The environmental benefits of a cap and trade scheme will be largely determined by the stringency of the cap. But the existence of a cap also has important implications for other climate policies that affect the emissions covered by the scheme. It is not widely recognised that the coexistence of a cap and trade scheme with such policies implies that the latter will contribute nothing to global CO2 reductions during the trading period in which they are introduced; and will only contribute to global CO2 reductions during subsequent periods if they lead to a corresponding increase in the stringency of the cap (Sorrell and Sijm, 2003).
To illustrate the logic behind this argument, assume that the second policy is a tax on the fuel used by a number of trading scheme participants. As a consequence of this tax, the affected participants are likely to reduce fuel use (and hence emissions) further than they would under the trading scheme alone, which means that they are likely to either sell more allowances or purchase fewer allowances. The aggregate emissions from participants in the scheme will not have changed, since other participants can be expected to purchase and use any 'freed-up' allowances to cover either increases in emissions or reduced emissions abatement.5 As a result, worldwide emissions will not have changed either and the environmental benefits of the tax will be zero in the short term.
At the same time, the reduction in allowance prices will make it easier for other participants that are not affected by the tax to comply with their targets. In theory, overall abatement costs will have increased6 and the participants subject to the tax will be subsidising abatement by (possibly competitor) participants that are not.7 If all participants were to be subject to the tax, the primary effect would be to increase overall abatement costs and lower the allowance price.
In the case of the EU ETS, these conclusions apply both to policies that affect the direct emissions from participants and to those that affect electricity demand or the carbon intensity of electricity production, such as support mechanisms for renewable electricity. In principle, these policies will raise the cost of meeting the EU ETS cap without delivering any additional emission reductions, at least in the short term. However, policies that affect emissions that are not covered by the EU ETS may contribute emission reductions independently of
(and in addition to) the scheme. For example, policies that affect household fuel consumption should contribute additional emission reductions, while policies that affect household electricity consumption will not.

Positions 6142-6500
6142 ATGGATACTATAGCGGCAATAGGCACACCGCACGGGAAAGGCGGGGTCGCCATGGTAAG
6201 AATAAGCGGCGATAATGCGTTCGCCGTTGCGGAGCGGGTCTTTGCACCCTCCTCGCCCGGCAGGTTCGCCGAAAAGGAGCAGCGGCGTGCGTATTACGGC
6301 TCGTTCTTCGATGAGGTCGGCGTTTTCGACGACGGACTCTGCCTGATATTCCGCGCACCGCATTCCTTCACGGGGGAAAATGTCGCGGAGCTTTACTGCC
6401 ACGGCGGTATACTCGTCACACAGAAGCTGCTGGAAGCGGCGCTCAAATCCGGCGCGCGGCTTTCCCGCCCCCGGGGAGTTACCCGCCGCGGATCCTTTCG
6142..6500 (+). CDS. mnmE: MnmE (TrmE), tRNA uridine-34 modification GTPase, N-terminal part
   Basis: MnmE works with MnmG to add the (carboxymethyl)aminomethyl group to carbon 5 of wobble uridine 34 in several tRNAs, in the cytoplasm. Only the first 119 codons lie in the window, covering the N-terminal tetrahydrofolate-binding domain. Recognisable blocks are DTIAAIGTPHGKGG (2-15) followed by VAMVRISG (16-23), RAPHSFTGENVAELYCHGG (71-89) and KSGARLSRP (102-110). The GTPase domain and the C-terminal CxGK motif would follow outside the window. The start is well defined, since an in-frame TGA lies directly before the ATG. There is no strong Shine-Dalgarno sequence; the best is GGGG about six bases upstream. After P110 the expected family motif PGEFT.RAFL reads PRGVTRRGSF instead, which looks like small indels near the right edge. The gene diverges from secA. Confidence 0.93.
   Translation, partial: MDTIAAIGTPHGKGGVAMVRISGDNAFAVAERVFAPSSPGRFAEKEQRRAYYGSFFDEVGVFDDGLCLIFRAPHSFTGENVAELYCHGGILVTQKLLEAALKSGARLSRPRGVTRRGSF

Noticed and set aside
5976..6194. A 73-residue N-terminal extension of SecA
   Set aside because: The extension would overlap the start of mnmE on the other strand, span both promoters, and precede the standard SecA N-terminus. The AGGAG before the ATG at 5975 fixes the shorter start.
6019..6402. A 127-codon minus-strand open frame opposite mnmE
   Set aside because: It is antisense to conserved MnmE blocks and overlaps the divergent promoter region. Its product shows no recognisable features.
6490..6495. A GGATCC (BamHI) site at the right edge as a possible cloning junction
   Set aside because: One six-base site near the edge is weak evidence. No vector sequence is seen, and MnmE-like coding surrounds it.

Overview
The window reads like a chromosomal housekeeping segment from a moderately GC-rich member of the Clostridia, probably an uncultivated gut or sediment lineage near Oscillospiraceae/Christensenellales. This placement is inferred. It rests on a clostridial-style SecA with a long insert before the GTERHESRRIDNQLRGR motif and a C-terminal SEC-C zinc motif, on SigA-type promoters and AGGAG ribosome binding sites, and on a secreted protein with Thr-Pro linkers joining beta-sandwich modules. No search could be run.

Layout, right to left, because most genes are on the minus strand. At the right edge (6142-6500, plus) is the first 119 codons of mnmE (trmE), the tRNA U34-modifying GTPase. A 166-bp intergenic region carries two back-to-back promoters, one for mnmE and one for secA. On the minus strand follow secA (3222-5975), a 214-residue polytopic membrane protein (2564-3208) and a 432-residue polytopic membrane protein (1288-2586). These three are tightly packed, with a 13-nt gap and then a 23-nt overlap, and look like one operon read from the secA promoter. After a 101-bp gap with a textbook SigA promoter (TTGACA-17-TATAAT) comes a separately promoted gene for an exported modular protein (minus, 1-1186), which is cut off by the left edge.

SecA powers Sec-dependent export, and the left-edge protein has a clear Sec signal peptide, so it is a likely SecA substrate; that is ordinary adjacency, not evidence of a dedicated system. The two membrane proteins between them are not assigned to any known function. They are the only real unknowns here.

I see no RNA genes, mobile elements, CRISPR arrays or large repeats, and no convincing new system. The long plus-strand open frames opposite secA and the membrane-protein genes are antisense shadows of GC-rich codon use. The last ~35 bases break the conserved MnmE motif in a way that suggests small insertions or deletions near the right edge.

In practice, emission caps may be tightened in subsequent trading periods. The contribution of other policies to long-term emission reductions will then depend upon how these caps are established. The promotion of renewable electricity, for example, should lower the carbon intensity of electricity generation and could in principle contribute to the negotiation of more stringent emission caps for the generating sector in the next trading period. By this process, support for renewable electricity may contribute to additional emission reductions in the longer term compared to a counterfactual scenario in which such support is not provided. Conversely, it is possible that the absence of such support would have made no difference to the stringency of the subsequent caps. In this case, the support for renewable electricity would not have contributed any additional emission reductions, although it could have stimulated technological development, thereby affecting the cost of future emission reductions. But the important point is that the existence of the cap removes the straightforward link between a particular policy and/or investment and the resulting emission reductions. These expected emission reductions only translate into real, global emission reductions if they subsequently lead to a proportionate reduction in the relevant cap. The common assertion of policy X reducing emissions by Y tonnes of CO2 is thereby undermined.
Nevertheless there may still be legitimate grounds for introducing or maintaining such polices, even if their net contribution to emission reductions is zero in the short term and ambiguous in the long term. Sorrell and Sijm (2003) identify four such grounds:
(i) Overcoming market failures that inhibit the diffusion of cost-effective, lower carbon technologies (for example, minimum energy efficiency standards for domestic appliances);
(ii) Overcoming market failures in the area of technology innovation and diffusion (for example, support mechanisms for renewable electricity);
(iii) Delivering objectives other than efficiency, such as equity, supply security and political feasibility (for example subsidising the insulation of fuel poor households); and
(iv) Compensating for deficiencies in the trading scheme design (for example using a tax to compensate, very imperfectly, for the absence of allowance auctioning).
Given the multiple market failures that exist in many sectors, the case for such policies is frequently very strong. For example, the adoption of energy efficient technologies by households is inhibited by numerous barriers, which make the price elasticity of household energy consumption relatively low. Since allowance prices would consequently need to be very high to have a significant impact on behaviour and emissions, the associated distributional impacts are likely to be unacceptable. Hence, in most cases it is not a question of either a trading scheme or traditional regulatory measures: both are likely to be required.
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